Eur J Clin Pharmacol. 2013 (Feb); 69 (2): 269–277
Kristine Heitmann , Hedvig Nordeng, Lone Holst
Department of Public Health and Primary Health Care
and Centre of Pharmacy,
University of Bergen,
P.O. Box 7804, 5020,
PURPOSE: The objective of the study was to examine the safety of ginger use during pregnancy on congenital malformations and selected pregnancy outcomes.
METHODS: The Norwegian Mother and Child Cohort study, a large population-based cohort, provided the data used in this study. Our study population consisted of 68,522 women. Data on ginger use and socio-demographic factors were retrieved from three self-administered questionnaires completed by the women during weeks 17 and 30 of the pregnancy and when their child was 6 months old. Data on pregnancy outcomes were provided by the Medical Birth Registry of Norway.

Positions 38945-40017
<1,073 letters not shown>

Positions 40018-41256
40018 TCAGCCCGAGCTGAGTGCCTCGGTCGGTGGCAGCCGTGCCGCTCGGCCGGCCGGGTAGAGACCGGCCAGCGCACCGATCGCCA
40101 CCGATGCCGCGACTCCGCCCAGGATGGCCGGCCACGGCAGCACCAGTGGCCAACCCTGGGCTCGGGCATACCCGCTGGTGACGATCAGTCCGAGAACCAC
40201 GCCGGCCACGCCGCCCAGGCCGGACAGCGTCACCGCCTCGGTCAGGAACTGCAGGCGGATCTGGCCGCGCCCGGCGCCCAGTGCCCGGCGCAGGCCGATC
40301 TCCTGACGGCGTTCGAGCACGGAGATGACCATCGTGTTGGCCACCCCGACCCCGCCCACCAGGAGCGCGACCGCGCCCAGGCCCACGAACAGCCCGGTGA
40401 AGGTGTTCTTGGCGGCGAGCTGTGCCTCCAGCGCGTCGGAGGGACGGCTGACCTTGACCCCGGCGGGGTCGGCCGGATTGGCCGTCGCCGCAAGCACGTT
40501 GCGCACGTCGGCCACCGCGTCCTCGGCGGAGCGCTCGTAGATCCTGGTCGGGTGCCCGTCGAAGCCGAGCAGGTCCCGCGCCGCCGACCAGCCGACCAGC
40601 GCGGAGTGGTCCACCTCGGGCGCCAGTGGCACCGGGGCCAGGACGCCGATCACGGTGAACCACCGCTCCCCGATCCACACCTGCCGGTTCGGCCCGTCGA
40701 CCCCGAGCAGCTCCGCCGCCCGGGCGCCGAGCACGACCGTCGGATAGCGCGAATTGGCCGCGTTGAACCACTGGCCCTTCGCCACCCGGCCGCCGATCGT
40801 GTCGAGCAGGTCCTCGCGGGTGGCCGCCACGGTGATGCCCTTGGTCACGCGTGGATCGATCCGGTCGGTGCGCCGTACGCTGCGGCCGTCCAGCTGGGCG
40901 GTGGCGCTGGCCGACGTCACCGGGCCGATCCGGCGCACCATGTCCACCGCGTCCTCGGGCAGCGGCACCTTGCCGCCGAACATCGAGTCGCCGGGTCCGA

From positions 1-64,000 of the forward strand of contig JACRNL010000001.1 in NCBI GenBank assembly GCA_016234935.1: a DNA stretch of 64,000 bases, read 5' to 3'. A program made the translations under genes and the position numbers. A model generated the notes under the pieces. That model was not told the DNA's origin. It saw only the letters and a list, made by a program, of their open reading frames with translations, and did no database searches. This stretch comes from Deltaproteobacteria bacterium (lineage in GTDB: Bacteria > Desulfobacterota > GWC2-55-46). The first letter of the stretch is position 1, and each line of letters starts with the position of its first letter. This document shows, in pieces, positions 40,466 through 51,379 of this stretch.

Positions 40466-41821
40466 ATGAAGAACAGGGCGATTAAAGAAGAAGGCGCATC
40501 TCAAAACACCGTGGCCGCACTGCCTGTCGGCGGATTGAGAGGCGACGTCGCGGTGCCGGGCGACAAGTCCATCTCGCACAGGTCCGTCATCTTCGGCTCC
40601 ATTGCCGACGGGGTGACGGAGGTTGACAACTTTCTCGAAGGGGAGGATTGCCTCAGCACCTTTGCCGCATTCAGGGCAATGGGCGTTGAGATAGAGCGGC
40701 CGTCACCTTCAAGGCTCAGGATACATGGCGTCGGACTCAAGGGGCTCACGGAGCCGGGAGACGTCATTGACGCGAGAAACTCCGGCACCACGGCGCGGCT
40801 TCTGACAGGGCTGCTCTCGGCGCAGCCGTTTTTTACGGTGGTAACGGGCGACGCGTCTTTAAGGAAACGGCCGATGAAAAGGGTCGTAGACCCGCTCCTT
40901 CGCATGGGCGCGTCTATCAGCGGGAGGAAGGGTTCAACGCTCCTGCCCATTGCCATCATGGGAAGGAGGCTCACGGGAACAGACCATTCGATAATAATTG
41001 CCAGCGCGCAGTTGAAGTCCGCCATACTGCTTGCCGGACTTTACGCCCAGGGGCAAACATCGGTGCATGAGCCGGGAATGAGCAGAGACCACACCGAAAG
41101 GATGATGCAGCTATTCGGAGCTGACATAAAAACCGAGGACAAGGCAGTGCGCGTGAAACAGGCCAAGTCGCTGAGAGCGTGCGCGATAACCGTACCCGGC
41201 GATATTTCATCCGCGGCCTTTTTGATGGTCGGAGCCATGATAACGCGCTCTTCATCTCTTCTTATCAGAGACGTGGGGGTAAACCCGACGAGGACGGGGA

RESULTS: Among the 68,522 women in the study, 1,020 (1.5 %) women reported using ginger during pregnancy. The use of ginger during pregnancy was not associated with any increased risk of congenital malformations. No increased risk for stillbirth/perinatal death, preterm birth, low birth weight, or low Apgar score was detected for the women exposed to ginger during pregnancy compared to women who had not been exposed.
CONCLUSION: Use of ginger during pregnancy does not seem to increase the risk of congenital malformations, stillbirth/perinatal death, preterm birth, low birth weight, or low Apgar score. This finding is clinically important for health care professionals giving advice to pregnant women with NPV.